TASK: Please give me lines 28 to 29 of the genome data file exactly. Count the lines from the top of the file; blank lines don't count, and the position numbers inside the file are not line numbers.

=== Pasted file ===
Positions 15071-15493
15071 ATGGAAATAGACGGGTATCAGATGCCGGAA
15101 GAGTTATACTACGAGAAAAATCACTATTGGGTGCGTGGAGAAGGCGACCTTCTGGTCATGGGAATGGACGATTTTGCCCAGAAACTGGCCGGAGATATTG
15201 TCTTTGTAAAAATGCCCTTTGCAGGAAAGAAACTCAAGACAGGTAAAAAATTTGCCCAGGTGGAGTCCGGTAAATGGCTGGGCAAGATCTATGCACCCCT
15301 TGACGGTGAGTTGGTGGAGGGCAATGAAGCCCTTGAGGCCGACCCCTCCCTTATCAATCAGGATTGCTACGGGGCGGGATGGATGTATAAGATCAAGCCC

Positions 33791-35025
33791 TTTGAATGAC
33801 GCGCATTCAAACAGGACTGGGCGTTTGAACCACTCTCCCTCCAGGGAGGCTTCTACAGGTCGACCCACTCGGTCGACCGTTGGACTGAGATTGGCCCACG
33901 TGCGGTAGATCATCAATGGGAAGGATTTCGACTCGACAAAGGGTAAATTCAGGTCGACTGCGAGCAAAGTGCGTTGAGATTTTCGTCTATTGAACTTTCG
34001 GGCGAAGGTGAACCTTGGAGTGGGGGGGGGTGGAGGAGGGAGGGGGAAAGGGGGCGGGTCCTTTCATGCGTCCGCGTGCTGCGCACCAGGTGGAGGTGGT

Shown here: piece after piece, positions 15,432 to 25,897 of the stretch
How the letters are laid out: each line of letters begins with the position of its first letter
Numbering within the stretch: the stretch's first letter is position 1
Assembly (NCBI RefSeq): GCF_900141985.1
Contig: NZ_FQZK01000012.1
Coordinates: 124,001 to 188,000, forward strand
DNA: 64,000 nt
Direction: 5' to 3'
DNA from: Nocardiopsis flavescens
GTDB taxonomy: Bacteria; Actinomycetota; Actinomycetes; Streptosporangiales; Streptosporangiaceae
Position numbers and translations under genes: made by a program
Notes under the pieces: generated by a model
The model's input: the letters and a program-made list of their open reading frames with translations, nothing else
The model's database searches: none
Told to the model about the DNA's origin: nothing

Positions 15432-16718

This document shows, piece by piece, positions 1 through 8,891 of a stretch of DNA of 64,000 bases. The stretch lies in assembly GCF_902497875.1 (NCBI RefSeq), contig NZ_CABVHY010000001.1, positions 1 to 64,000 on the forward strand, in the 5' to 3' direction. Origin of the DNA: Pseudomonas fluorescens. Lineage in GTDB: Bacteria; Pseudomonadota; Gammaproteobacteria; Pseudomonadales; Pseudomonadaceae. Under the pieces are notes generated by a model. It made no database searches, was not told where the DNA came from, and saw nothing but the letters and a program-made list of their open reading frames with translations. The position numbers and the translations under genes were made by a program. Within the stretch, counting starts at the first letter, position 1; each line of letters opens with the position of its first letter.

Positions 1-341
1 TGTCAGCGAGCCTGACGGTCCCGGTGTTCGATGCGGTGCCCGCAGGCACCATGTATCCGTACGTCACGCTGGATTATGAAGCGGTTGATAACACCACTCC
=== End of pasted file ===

Positions 1-341
1 TGTCAGCGAGCCTGACGGTCCCGGTGTTCGATGCGGTGCCCGCAGGCACCATGTATCCGTACGTCACGCTGGATTATGAAGCGGTTGATAACACCACTCC